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Pompeo’s aggression against China won’t succeed

By: Toh Han Shih




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US Secretary of State Michael Pompeo’s hypocritical and aggressive stance against China will make life harder for the Singapore government, which is trying to maintain harmonious ties with both superpowers.

Singapore Prime Minister Lee Hsien Loong and Foreign Minister Vivian Balakrishnan have said Singapore does not want to choose between the US and China, but Mr Pompeo is making it more difficult for them.

Mr Pompeo is probably the most hostile US Secretary of State against China since Mr John Foster Dulles, who refused to shake hands with Premier Zhou Enlai at a conference in Geneva in 1954. Like Mr Dulles, Mr Pompeo’s attempts to contain China on the international stage will ultimately fail.

Mr Pompeo has been scolding China in speeches and social media just about every day. Recently, he has repeatedly condemned the Chinese government and announced sanctions against Chinese entities for Beijing’s imposition of the national security law on Hong Kong. He has also pronounced a tougher US policy against China over the South China Sea.

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On July 13, he tweeted: “We are strengthening US policy on South China Sea maritime claims, according to international law, in rejection of Beijing’s intimidation, bullying, and claims of maritime empire.”

Mr Pompeo has been trying to recruit various countries to ally with the US against China.

The US announced on July 13 a change in its policy on the legal recognition of the boundaries and control inside the South China Sea to support the Vietnamese, the Malaysians, the Indonesians, the Philippines, Mr Pompeo told the Economic Club of New York on June 15.

He tweeted on July 15: “The political ideals and traditions of the United States played a major role in the drafting of the 1948 Universal Declaration of Human Rights, which serves as a common standard of achievement for all peoples and all nations.”

The Universal Declaration of Human Rights was adopted by the United Nations (UN) on Dec 10, 1948.

Ironically, on July 10, Mr Pompeo tweeted: “We reject the UN Special Rapporteur’s spurious report on targeted killings through armed drones in the case of Iranian General Quassem Soleimani. The United States has been transparent regarding the international law basis for the strike and will always act to protect America.”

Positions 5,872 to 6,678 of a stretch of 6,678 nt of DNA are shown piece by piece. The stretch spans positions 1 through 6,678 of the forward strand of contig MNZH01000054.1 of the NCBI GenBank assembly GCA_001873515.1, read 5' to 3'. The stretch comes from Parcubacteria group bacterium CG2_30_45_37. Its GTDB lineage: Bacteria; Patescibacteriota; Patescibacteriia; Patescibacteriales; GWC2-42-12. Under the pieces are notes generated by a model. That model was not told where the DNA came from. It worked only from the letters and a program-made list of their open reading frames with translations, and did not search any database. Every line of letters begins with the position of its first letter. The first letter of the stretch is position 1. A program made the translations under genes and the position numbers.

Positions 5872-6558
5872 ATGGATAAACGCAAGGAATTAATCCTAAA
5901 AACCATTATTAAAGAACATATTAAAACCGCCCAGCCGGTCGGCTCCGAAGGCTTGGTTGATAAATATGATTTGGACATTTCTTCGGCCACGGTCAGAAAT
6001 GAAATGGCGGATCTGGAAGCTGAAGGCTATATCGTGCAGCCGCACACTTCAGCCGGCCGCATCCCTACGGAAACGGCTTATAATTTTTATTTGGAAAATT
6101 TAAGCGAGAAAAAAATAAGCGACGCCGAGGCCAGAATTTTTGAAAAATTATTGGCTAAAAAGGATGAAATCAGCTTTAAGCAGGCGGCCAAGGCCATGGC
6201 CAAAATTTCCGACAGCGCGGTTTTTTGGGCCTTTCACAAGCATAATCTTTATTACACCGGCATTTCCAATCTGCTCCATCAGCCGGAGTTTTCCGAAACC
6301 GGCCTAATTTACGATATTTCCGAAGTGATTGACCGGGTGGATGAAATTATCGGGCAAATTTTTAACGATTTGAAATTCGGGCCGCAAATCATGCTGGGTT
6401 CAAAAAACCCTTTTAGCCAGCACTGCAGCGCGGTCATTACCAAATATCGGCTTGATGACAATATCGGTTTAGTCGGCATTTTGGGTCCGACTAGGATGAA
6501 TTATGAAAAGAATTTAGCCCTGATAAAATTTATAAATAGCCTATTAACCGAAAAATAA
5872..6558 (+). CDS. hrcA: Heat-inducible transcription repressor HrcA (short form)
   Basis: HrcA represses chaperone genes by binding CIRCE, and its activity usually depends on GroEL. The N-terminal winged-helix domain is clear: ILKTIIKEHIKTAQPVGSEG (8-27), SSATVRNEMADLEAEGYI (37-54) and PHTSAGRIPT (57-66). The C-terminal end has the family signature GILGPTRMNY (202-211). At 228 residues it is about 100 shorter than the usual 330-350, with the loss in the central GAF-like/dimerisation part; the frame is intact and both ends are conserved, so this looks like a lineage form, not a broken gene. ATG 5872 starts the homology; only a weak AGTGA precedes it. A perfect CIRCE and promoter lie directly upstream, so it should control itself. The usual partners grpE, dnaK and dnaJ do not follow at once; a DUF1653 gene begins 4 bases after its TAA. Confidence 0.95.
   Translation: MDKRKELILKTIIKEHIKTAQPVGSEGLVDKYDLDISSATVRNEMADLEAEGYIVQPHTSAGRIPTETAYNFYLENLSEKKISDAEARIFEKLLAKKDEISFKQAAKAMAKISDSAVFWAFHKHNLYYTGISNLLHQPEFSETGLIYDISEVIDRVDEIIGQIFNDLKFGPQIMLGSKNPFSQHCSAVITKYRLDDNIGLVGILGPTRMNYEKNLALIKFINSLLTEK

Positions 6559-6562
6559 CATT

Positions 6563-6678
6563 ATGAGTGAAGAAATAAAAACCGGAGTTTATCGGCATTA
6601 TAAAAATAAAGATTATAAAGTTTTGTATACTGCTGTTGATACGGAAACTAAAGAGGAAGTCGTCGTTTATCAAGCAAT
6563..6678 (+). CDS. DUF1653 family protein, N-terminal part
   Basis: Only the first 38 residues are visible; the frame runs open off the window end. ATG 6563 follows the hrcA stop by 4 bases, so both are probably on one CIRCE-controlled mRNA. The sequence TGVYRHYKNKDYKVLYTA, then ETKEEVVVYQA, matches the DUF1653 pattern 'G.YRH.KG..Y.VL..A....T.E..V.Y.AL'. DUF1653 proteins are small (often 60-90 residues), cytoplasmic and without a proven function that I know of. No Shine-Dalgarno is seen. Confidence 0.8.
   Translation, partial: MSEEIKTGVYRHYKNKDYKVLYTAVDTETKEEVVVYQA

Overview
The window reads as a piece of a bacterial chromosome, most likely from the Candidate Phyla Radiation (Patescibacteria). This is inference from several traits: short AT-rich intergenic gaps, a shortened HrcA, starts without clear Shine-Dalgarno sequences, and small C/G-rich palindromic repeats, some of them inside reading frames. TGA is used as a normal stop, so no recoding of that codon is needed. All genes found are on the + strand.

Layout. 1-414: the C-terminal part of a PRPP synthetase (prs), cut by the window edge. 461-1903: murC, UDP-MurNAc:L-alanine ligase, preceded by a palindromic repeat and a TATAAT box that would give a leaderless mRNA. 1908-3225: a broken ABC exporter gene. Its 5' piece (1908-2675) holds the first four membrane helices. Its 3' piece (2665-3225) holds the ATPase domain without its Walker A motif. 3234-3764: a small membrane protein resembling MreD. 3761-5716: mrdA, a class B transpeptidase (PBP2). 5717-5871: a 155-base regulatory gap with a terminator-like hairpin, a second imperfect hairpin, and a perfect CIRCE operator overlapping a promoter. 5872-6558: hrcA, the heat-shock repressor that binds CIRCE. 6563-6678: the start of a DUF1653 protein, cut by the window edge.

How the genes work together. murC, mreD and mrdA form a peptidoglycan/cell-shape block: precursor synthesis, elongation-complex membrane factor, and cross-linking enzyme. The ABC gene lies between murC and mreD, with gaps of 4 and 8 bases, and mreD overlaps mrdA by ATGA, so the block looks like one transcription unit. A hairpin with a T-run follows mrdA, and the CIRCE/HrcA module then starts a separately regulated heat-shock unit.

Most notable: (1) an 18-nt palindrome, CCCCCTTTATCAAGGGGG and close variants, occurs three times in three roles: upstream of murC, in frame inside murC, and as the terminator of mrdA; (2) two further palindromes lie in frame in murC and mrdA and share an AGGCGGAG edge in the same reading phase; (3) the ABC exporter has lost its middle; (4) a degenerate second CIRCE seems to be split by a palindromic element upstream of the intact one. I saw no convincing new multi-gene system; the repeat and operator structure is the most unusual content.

It is double standards that he would reject a UN complaint while expressing support for the UN Universal Declaration of Human Rights and condemning China for implementing the national security law in Hong Kong.

The Chinese government and the Hong Kong government have stressed the national security law, which took effect on June 30, would target only a small minority of people in Hong Kong. How can Mr Pompeo condemn the Chinese government for the national security law while arguing US forces were right to kill an Iranian general to protect the US?

In 2013, the CIA publicly admitted it was behind a coup that deposed the democratically elected Prime Minister of Iran, Mr Mohammad Mosaddegh, in 1953.

On July 15, Mr Pompeo urged the UN Security Council to renew the UN arms embargo on Tehran due to expire on Oct 18, as China and Iran discuss a potential partnership. Given what the CIA did to democracy in Iran in 1953, Mr Pompeo’s tenure as Director of CIA from January 2017 to April 2018 may arouse international suspicions of him.

Mr Pompeo’s efforts to enlist countries of the Association of Southeast Asian Nations (Asean) to side with the US against China recalls similar efforts during the 1950s by Mr  Dulles, whose attitude was, if a nation was not for the US it was against the US.

At the recommendation of Mr Dulles, the US boycotted the Afro-Asian Conference in Bandung, Indonesia, in 1955, which was attended by 29 nations including China, India, the Philippines and Thailand. The final communique of the Bandung Conference included the point that no member nation should join any defence arrangement of any superpower. The Bandung Conference led to the establishment in 1961 of the Non-Aligned Movement, a group of over 100 countries which were not formally aligned with the US or any other superpower.

Like the Bandung Conference in 1955, Asean nations today generally prefer not to totally align with any superpower. Mr Harry Roque, Filipino President Rodrigo Duterte’s spokesman, told reporters on July 14: “The great powers, as they escalate their rivalry, will woo us into their side. But we will advance our own national interest.”

Besides Asean, some European countries are not wholeheartedly siding with the US against China. On July 13, German Chancellor Angela Merkel said China’s imposition of the national security law on Hong Kong is no reason for the European Union (EU) to sever dialogue with China. French President Emmanuel Macron said on June 14 he would work to build a Europe that was less dependent on China and the US, according to media reports.

Current European attitudes towards China mirror some European countries’ stance towards the country during the Cold War. In 1964, French President Charles de Gaulle recognised China against the wishes of the US.

As with Mr Dulles, the reluctance of various countries to totally side with the US against China will frustrate Mr Pompeo’s efforts to build a comprehensive bloc to contain China.

In the short term, the probability of Singapore leaders inviting Mr Pompeo and Chinese leaders to the same event is low. Should that happen, the Singapore leaders will have a tricky task like a host who organises a family reunion for relatives who are not on speaking terms with each other.

Toh Han Shih is a Singaporean writer in Hong Kong. The opinions expressed in this article are his own.

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